When it came time for Surrey to take the field, Ponting would then offer one final masterclass in the versatility, agility and unstinting alertness of perhaps the finest all-round fielder Australia has produced. Impassable on both sides, with a knack for hitting the stumps and an even better one for catching almost everything that went near him, it was in the field that Ponting never once lost his best touch, even if the sharpness of his batting began to trail off in later years. Rod Marsh was known to exclaim "just look at him" during a Shield match last summer, when comparing Ponting with those Australian cricketers destined to follow but never better him.

Before and after the match, it would have been possible to glimpse the drive that made Ponting such an exemplar of how to pursue victories. His nets and warm-ups would be precise and demanding, never once mailed in from an absent mind. No one has played in more victorious Test matches than Ponting, and as the game drifts further towards a T20-lined future, no one is likely to pass him. His desire to win always outstripped his desire for personal gain. It is one of many qualities so evident in Ponting that Australian cricket is in dire need of rediscovering.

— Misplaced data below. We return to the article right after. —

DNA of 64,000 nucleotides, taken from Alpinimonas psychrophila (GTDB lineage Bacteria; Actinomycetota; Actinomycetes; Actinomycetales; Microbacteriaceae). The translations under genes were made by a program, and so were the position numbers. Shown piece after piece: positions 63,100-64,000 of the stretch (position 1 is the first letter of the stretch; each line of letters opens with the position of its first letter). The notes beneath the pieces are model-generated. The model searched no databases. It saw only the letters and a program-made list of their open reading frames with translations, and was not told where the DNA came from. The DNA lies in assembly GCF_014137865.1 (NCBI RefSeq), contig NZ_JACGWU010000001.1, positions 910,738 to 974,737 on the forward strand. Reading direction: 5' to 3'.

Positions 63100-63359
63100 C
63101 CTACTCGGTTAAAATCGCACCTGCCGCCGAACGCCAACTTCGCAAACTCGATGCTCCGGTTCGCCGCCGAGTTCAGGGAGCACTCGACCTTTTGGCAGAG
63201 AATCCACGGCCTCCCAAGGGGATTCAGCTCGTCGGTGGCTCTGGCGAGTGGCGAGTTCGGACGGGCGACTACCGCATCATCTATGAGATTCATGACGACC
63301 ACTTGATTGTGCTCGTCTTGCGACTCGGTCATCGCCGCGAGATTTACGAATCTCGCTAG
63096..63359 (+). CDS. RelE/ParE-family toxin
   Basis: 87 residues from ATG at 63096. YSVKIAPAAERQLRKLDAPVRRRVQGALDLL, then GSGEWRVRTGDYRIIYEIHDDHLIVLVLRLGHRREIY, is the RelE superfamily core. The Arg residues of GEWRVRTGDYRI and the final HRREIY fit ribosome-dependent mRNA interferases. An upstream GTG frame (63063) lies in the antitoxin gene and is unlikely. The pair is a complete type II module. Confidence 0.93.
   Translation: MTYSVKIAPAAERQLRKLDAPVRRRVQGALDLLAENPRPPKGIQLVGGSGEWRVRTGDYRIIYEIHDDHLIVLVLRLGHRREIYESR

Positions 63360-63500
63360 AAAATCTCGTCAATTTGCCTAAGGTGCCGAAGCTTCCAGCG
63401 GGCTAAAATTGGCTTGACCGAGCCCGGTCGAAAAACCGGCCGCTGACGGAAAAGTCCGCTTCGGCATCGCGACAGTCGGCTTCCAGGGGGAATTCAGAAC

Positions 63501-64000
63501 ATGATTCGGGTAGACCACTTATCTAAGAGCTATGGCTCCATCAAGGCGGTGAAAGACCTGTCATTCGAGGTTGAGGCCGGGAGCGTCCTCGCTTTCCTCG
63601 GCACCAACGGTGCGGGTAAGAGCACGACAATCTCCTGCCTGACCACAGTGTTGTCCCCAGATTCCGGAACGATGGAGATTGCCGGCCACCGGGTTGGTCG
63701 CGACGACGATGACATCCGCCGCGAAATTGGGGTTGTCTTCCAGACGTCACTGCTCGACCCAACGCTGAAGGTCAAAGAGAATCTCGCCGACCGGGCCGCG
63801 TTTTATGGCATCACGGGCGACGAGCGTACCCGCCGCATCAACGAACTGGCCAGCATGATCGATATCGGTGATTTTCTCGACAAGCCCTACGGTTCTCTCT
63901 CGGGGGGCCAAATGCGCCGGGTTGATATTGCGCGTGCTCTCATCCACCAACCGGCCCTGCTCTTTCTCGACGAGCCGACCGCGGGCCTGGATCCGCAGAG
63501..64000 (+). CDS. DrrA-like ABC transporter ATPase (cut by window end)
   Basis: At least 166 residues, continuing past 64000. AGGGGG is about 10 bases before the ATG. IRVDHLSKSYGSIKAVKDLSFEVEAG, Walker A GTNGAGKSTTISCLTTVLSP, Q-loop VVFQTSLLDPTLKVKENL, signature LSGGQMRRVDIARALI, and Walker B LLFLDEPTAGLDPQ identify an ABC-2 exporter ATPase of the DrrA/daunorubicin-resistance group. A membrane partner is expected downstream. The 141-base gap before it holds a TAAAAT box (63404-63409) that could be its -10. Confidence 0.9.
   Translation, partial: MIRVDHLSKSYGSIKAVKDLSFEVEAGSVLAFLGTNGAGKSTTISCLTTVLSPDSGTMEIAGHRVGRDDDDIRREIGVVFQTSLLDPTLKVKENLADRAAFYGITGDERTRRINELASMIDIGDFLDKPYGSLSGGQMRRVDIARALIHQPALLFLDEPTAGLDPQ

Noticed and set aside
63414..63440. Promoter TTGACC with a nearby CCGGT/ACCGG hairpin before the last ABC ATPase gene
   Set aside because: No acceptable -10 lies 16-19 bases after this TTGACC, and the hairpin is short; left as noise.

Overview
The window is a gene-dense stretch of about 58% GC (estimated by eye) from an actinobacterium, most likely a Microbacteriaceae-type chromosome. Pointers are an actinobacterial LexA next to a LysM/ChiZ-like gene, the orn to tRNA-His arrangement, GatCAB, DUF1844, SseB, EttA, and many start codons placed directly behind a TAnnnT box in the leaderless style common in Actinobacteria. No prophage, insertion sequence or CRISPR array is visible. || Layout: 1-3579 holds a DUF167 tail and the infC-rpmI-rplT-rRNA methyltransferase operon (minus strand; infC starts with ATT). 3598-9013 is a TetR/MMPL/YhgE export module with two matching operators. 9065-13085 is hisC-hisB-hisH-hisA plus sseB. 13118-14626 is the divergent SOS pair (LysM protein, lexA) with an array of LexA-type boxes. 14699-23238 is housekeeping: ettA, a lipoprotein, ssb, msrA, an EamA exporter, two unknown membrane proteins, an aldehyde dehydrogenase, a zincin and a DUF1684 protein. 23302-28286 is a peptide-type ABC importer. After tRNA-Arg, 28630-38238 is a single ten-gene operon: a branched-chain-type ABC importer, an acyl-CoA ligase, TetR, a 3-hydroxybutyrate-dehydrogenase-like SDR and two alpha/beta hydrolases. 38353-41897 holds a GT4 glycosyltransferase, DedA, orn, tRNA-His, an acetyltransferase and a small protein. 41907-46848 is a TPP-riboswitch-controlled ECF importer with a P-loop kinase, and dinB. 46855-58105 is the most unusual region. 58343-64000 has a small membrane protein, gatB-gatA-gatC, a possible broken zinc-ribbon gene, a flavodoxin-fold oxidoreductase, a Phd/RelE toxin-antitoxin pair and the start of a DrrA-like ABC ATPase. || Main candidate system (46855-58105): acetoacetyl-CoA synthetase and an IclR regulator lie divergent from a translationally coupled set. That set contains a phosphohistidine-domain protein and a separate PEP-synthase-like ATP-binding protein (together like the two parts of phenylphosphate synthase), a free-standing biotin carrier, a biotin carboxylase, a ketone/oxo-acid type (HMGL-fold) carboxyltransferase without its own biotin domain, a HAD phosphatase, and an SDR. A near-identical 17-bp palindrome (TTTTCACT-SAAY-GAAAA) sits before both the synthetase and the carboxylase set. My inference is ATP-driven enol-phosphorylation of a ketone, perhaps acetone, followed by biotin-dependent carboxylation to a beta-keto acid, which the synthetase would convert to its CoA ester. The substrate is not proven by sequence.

As the Surrey allrounder Gareth Batty observed recently in the Evening Standard of Ponting's last day as a first-class cricketer: "Many players would have been happy to have done what Ricky did in his final innings, regardless of the result of the game. But he still came into the changing room after the game pretty downbeat that we never got an opportunity to win. He genuinely meant it, too. In my opinion, he's the best Australian batsman of his generation, one of the top two or three in the world at that time, yet still his sole focus was: 'We need to win a game of cricket. That's the only thing that matters.' When you see that will to win from a player, it's phenomenal."

That downbeat expression would be visible from the Oval balcony on the night I came to see him. A groin strain ruled him out of this match against Kent, as it had the visit to Lord's and Middlesex the previous night. All those final memories of Ponting had to be remembered from other days, not cherished on this one. As the evening crept on, it dawned on me that Ponting's final innings in England took place eight days ago, at The Oval. He made 3 for Surrey in a loss to Hampshire. I wasn't there, and nor were many who had hoped to see him bat one last time. Sometimes you don't know what you've got until it's gone.

Daniel Brettig is an assistant editor at ESPNcricinfo. He tweets here

Comments have now been closed for this article

  • Dummy4 on July 29, 2013, 1:40 GMT

    A TRUE GREAT.. As the years roll on Pontings legacy will only grow. A remarkable player who produced a remarkable playing career. I can truly say that I only cheered loudest when our bowlers dismissed him as he was almost always the main man to fear! CHAMPION

  • Ben on July 28, 2013, 2:50 GMT

    I can understand the sentiment here - it was such a relief to be able to say goodbye to Ricky at Bellerive Oval, even if it was t20 nonsense. He still scored 60-odd with breathtakingly graceful shots, and had the decency to get a wicket, nearly two, in the final overs when George Bailey brought him on for a bowl.

    One of the best times to be in a home crowd, that.

  • Dummy4 on July 28, 2013, 1:40 GMT